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Can’t Even: How Millennials Became the Burnout Generation by Anne Helen Petersen

“It gradually became clear to me that I’d simply articulated what to that point had been largely unspeakable. We didn’t have a common vocabulary across our generation —

and thus struggled to articulate the specifics of what was happening

to those outside our generation.”

If you aren’t yet familiar with the magnificent Anne Helen Petersen, you will be now. I cannot say how many times, just reading the author’s note and introduction, that I screamed “fuck yes!” into the empty room, over and over, scribbling down quotations and wishing I could magically and instantaneously pass off this book to (1) every non-millennial employer in the country and (2) every family member of my own, or yours, who has ever laughed at any behavior deemed pathetically millennial.

As you may know, we millennials have notoriously “killed” such things as: napkins, golf, vacations, fabric softener, homeownership, banks, handshakes, cereal, the American Dream, and more according to various media outlets. Business Insider even said at the start of 2020 that a decade of “Millenials Have Killed [X]” headlines have been killed, which fortunately wasn’t nearly as tone-deaf as the infamous Economist tweet from 2016 asking why millennials aren’t buying diamonds. But to be fair to us, maybe we aren’t owning homes at the same rate as our parents because the cost of those homes has increased by 67% in the last 30 years, while wages have only gone up 11%. Not to mention healthcare, which increased by 21% from 2007 to 2017. And with the debt on our backs? Forget about it.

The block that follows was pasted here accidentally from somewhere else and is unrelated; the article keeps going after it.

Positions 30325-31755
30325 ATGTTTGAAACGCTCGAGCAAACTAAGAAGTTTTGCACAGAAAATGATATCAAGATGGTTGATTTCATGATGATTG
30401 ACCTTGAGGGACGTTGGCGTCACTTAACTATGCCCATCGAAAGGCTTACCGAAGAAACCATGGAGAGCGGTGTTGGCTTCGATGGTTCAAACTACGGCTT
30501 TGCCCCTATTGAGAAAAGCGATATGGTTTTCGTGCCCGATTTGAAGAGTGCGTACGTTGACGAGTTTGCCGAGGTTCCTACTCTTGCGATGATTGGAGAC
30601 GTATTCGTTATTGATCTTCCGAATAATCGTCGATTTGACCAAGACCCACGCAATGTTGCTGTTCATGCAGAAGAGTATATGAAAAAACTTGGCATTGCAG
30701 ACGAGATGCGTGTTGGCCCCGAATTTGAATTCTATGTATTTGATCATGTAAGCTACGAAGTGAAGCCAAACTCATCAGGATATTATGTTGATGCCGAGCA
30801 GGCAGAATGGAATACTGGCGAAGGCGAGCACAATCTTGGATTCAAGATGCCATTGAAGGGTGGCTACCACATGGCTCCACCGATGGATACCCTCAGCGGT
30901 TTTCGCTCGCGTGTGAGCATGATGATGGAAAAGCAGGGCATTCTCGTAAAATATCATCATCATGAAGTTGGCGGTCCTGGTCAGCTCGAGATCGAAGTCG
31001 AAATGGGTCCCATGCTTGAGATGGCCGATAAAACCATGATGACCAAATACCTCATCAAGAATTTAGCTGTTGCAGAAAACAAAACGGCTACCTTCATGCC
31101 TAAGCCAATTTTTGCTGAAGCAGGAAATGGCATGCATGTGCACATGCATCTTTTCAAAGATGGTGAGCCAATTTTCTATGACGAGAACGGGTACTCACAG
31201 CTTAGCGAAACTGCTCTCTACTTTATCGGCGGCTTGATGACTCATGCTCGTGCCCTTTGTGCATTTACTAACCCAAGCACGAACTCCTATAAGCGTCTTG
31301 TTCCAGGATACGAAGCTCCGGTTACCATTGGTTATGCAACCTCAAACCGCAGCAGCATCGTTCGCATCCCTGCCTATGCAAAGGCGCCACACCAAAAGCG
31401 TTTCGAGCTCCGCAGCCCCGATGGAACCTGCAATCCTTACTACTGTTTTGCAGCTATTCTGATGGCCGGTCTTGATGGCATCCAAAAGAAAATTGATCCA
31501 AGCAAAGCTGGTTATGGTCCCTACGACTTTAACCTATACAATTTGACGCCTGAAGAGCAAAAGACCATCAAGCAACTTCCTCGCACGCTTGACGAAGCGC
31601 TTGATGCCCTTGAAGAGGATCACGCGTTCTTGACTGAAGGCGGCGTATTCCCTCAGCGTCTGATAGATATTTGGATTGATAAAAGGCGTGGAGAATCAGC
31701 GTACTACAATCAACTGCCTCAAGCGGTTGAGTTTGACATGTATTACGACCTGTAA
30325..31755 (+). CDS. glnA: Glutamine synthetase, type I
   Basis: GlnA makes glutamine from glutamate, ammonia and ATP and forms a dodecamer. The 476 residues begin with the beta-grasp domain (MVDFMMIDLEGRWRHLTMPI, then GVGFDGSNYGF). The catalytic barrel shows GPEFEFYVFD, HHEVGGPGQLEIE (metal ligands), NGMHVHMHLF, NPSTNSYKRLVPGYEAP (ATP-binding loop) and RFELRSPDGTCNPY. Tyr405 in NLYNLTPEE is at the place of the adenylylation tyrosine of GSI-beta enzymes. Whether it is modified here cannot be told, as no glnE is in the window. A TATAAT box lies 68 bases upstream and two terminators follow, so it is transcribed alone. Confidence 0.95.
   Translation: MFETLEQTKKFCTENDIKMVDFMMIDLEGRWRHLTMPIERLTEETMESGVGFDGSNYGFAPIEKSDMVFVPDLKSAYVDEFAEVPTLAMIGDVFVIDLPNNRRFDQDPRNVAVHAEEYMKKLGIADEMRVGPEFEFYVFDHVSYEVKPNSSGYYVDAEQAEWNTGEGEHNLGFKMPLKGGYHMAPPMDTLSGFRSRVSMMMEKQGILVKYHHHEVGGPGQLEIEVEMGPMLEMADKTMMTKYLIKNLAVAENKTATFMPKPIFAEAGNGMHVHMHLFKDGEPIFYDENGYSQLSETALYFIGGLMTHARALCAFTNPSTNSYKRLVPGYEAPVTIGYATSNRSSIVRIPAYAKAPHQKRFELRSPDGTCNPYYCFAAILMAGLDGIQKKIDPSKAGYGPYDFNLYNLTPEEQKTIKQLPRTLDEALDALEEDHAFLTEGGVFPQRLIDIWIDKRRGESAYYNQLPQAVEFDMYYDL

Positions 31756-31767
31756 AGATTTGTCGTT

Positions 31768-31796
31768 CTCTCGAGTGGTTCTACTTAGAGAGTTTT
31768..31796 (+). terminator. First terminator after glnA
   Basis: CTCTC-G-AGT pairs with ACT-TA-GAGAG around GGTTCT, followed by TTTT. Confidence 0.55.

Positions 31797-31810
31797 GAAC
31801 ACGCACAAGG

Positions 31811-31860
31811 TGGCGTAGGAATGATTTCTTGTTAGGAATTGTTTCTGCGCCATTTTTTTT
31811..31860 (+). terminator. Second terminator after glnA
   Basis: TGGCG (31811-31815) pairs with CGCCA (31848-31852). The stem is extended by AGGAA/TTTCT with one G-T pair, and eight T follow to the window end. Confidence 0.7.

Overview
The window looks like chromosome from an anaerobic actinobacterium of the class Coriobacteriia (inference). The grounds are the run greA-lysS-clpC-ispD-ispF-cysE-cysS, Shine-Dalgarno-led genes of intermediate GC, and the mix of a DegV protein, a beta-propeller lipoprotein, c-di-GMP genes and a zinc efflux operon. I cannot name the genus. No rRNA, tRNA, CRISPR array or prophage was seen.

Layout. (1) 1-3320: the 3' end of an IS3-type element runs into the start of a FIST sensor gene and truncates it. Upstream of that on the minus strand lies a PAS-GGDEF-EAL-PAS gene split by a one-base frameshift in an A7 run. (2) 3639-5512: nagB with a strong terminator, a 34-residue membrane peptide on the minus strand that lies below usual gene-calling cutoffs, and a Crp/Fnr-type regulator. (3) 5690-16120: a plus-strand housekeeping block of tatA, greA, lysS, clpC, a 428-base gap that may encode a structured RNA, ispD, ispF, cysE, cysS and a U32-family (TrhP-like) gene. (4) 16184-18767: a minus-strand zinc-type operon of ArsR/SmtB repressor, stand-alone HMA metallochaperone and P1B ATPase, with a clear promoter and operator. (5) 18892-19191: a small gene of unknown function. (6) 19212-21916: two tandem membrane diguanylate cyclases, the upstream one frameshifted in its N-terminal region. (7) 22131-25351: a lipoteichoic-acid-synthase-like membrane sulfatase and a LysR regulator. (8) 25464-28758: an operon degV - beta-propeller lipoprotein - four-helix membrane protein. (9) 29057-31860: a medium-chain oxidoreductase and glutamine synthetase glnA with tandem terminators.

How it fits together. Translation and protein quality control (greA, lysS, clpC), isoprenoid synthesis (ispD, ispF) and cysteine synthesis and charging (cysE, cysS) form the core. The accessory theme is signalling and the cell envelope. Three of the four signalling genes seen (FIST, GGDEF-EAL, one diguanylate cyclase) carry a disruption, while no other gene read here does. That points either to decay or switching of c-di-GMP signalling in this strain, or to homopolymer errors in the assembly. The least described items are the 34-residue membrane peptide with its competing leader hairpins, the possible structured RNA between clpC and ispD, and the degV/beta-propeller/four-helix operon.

To the (jaded) Boomer I had two interviews with (in a single day) in December, who couldn’t stop talking about why he couldn’t find someone for the role I was interviewing for, who droned on about how he thought that young people nowadays are overeducated and just “want to be employees,” want structure, want to have lives after work… He knew this job wouldn’t allow any of that but kept asking aloud why they can’t “just take pride in their work.” To that I was boiling over with would-be answers to his rhetorical questions, thoughts so often swirling through my head which are supported by Petersen:

“Workers aren’t getting lazier, or worse at multitasking. We don’t lack grit or ambition. Instead, work is bad and getting worse, precarious, and getting more so. But to understand how work got this shitty for so many requires a significant detour into the past.”